However, sneeze democracy has a small flaw, that is, it is impossible to determine whether a certain wild dog is voting earnestly or it happens to have an itchy nose and sneeze, so that the accidental voting results will also be adopted. Of course, maybe wild dogs have their own way of judging whether it is a voting sneeze or a cold sneeze. For this, further observation and research by researchers are needed.
When it comes to cockroaches, most people’s reaction is probably disgust, and they want to kill them all. However, like humans, cockroaches also have democratic mechanisms. Can’t you think of it? Cockroaches’ democracy is very simple. It is reflected in that every cockroach’s status is equal, and their decisions are the result of collective negotiation. The communication between cockroaches is silent, they communicate through the chemical substances released by the individual, touch, sight, and smell.
In order to study the silent democracy of cockroaches, the researchers did an experiment. They caught 50 cockroaches, and there were three “small houses”, each of which could house 40 cockroaches. Soon, the 50 cockroaches were equally divided into two parts, each with 25 cockroaches, and they lived in two small houses, leaving one empty house. For further research, each of the small houses placed for the second time can hold more than 50 cockroaches. This time all 50 cockroaches live in one small house, leaving the other two empty houses.
From housing to the distribution of the number of people, the cockroach group strives to maintain the balance of resource allocation. In group life, individual cockroaches can get more mating opportunities, which is more conducive to the reproduction of cockroaches. In the process of distribution, there is no bias, and every cockroach has an equal opportunity. Therefore, for those who love democracy, even distribution is the best choice, regardless of whether there are other resources. This simple equality and simple democracy is conducive to the survival and development of cockroach groups.
However, in the above experiment, the 50 cockroaches that the researchers used for the study could be evenly distributed. If the number of cockroaches being studied is 51 instead of 50, how will the cockroaches be distributed and how will the extra cockroach be dealt with? This issue requires further observation by researchers to better understand the silent democratic mechanism of cockroaches.
Recent studies have shown that fish also have democracy, but their democracy may stem from “ignorance.”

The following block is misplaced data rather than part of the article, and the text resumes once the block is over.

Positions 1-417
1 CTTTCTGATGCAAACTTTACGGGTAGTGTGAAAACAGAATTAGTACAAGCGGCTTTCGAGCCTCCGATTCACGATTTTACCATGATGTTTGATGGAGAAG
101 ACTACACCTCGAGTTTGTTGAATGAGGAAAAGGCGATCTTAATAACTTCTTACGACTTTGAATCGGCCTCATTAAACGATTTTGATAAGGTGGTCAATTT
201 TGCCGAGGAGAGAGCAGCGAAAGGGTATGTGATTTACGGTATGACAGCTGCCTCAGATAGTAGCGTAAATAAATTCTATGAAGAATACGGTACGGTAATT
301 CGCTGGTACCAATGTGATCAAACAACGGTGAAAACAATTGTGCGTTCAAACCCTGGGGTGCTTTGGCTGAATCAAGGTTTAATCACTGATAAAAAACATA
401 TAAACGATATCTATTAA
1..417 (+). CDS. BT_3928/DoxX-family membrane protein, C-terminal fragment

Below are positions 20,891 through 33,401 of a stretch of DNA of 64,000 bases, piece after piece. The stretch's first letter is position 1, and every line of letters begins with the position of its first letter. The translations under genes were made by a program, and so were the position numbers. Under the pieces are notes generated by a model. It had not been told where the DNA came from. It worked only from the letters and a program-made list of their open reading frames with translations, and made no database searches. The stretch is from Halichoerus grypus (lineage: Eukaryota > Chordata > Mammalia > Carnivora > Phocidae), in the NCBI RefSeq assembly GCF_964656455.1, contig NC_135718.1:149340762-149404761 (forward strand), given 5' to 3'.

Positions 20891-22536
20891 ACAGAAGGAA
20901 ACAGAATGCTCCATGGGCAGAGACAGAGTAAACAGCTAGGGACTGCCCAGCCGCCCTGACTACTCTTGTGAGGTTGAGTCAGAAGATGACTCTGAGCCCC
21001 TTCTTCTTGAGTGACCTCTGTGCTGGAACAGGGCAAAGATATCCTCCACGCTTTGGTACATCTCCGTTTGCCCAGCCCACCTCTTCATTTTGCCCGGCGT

Researchers at Princeton University in the United States did experiments with golden bream (a freshwater fish). They divided 11 fish into two groups, one group of 6 and the other group of 5, and trained them with blue and yellow food. The golden bream itself has its own color preference. They prefer yellow, so the five fish trained with yellow food have a stronger response to the target food. After the training is completed, put the group of fish together and place two different colors of food in two completely opposite directions. As a result, 6 fish will follow the 5 fish to move toward the yellow food. In this experiment, a few fish dominate.
Subsequently, the researchers put 5 untrained golden breams, also known as “ignorant fish”, into the pools with blue and yellow food at the two ends at the same time as the previous 11 fishes. experiment. They found that in multiple experiments, there is a 50% probability that the five fish will follow the majority, that is, follow the six fish and move in the direction of the blue food, although they prefer yellow food. When the number of “ignorant fish” increases to 10, there is a 60% probability that they will follow the majority and swim towards the blue food. As the number of untrained fish increases, the probability of following the majority increases, forming a form of “the minority obeys the majority”.
It can be seen that the “minority obeys the majority” democracy of Yuquan is dominated by “ignorant masses”.
Animals that fly in the sky, run on the ground, swim in the water, and live in groups seem to have their own democratic systems. Human beings, without a doubt, are also animals that live in groups. Is there anything we can learn from the various kinds of democracy of animals?